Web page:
All are welcome here.
That’s the name of a new campaign that recently got underway at the Hennepin County Library (HCL) in Minnesota. But it could also represent the message of several community and school libraries across the country in light of President Trump’s executive order that bars refugees and residents from seven predominately Muslim countries from entering the United States.
HCL serves a large Somali immigrant population as well as a large population of Spanish speakers from many different countries. Somalia is one of the seven countries covered under Trump’s order.
Bernie Farrell coordinates youth programs and services for HCL and says the campaign sprang from the belief that some of their immigrant patrons might feel uneasy or out-of-place after the election.
“We want them to feel welcome,” Farrell says. “We want them to feel safe. We want them to feel that if they ask questions about any topics, we’ll give them relevant and helpful information or relevant and helpful referrals.”
In New York City, the Department of Education is promising to protect students who are immigrants. Schools chancellor Carmen Fariña and the commissioner of the Mayor’s Office on Immigrant Affairs sent a joint letter out to families with children who attend schools in the city that detailed how these students would be treated. For example, the district won’t release student information unless required to by law and won’t ask about immigration status.
Alla Umanskaya is a library media specialist at P.S./I.S. Mary White Ovington in Brooklyn, N.Y. The K-8 school offers an Arabic dual language program and serves a diverse student body, which includes students from several Arabic-speaking countries.
Umanskaya says she tries to reassure younger students who are worried that they and their families are safe in the city, and she uses the incident as a teachable moment about democracy and the three branches of government for older students.
“It’s a perfect moment when we can teach students what is democracy versus (a) totalitarian society,” Umanskaya says.
Meanwhile, some school libraries are taking a more low-key approach. They’re stressing inclusion and unity without any formal declarations or programs to address the refugee situation.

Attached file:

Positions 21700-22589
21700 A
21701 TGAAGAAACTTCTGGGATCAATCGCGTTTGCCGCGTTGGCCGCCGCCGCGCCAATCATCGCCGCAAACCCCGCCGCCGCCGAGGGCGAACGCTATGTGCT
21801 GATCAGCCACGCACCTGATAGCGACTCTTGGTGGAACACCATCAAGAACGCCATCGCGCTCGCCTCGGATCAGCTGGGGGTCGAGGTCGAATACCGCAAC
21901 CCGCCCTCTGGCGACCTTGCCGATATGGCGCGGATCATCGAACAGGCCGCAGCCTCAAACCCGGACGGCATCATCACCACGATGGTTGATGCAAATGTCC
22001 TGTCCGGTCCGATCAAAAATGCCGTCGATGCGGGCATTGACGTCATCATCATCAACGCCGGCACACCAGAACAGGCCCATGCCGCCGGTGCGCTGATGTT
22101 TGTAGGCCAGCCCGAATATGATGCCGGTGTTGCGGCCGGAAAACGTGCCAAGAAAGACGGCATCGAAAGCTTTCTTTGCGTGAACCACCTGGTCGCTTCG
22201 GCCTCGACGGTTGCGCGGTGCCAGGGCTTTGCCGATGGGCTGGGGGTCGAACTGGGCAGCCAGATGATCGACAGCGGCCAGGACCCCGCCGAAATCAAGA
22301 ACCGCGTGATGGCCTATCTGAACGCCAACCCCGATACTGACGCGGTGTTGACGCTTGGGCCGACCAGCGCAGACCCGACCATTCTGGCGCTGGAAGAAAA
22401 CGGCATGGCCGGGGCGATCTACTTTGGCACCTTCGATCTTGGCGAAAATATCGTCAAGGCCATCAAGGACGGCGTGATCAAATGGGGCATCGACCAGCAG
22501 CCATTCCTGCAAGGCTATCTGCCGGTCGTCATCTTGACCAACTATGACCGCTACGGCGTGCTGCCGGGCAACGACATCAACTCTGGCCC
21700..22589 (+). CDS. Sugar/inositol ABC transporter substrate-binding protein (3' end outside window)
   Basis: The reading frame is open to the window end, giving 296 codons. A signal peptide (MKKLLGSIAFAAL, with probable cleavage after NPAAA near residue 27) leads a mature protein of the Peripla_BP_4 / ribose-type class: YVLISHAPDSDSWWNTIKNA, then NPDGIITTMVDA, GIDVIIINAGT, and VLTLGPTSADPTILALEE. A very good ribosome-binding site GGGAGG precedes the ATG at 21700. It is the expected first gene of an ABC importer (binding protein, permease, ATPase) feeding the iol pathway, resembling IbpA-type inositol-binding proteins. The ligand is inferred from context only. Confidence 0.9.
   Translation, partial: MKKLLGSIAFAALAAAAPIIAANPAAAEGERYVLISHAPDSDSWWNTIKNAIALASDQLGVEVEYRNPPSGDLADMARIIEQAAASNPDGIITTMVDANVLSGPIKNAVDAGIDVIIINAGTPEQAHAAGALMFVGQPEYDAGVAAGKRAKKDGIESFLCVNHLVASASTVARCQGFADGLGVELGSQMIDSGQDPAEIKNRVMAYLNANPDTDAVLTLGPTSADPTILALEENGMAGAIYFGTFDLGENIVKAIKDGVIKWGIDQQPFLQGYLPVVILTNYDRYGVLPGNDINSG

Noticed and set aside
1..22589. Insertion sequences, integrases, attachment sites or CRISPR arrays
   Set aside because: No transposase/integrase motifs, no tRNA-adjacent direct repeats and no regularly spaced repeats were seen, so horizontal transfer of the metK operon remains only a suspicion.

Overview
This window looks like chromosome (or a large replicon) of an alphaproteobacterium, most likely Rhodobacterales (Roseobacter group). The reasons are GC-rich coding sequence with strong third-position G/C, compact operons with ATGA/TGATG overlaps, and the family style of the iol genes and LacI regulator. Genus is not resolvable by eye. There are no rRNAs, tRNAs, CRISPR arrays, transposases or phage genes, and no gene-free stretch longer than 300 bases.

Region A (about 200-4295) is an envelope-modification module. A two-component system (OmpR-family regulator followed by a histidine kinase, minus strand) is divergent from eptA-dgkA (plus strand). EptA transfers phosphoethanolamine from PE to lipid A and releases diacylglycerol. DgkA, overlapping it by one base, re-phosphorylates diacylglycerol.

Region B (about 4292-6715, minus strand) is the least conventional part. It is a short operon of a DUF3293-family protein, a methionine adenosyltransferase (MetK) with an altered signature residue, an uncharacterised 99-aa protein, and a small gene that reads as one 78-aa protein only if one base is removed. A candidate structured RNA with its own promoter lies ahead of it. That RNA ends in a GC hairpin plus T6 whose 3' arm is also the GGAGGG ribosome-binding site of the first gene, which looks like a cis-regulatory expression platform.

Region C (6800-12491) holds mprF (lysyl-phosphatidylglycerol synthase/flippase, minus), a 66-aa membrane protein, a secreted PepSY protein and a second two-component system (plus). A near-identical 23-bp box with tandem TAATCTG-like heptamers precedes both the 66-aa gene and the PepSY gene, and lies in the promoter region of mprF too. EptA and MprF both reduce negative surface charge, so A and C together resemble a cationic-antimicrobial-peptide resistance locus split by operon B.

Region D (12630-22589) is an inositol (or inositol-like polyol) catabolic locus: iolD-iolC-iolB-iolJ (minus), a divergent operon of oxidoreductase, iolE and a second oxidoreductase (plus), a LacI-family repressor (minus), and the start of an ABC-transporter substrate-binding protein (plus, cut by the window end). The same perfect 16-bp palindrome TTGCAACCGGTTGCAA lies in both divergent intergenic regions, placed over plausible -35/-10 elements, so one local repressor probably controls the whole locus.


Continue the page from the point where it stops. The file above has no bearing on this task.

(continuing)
Becky Calzada serves as the district library coordinator for the Leander (TX) Independent School District. She says the goal of the district is to make sure the libraries are safe havens for all students. The diverse district near Austin has some campuses where 12 or more languages are spoken, and 55 languages are part of the district’s English as a second language program. The top five are Spanish, Vietnamese, Korean, Mandarin, and Arabic.
After the election, Calzada says, librarians in some district schools with large Hispanic populations were confronted with students who felt uneasy about how they might be treated by the Trump administration, and one of the things that has helped provide a sense of community is offering maker spaces.
“When people get engaged in those kinds of things, that brings people together because we go beyond just working with something (to) problem solving together and that’s something that builds relationships,” said Calzada.
Another thing that’s helping to give kids a sense of community is allowing students at the high school level to bring their lunch into the library.
“They’re welcome to come in as long as they clean up after themselves,” said Calzada. “Sometimes the cafeteria can be overwhelming and maybe a daunting experience for kids.”
The district also encourages students to be spotters for bullying, which means standing up when they see a student being mistreated. There’s a student club on each campus called C-Squared, whose members commit acts of kindness.
Esther Keller is also taking a laid-back approach with her sixth, seventh, and eighth graders at I.S. 278 Marine Park in Brooklyn, NY, where she’s a certified library media specialist.
She chose Russell Friedman’s We Will Not Be Silent: The White Rose Student Resistance Movement That Defied Adolph Hitler (Clarion, 2016) as her book of the month for February. In her review of the book on the library’s website, Keller writes that it made her wonder if student protests when Hitler first rose to power would have changed the course of history and prevented the Holocaust.
“It’s not hard to watch what’s going on in this country and not think back to history,” she says. “After all, history does repeat itself.”
“By choosing certain titles and putting them out for students, I felt like I was leaving prompts for them to talk if they’d like, but to choose whether or not they were comfortable to talk to me,” Keller adds. “I find students are very intense and emotional during the middle school years. They have tons of opinions even if they aren’t expressing them to us teachers.”
Following Trump’s election, the Young Adult Library Services Association has called for libraries to do more to support teens who might feel alienated or unsafe by making libraries welcoming spaces for all and empowering young people to make their voices heard.
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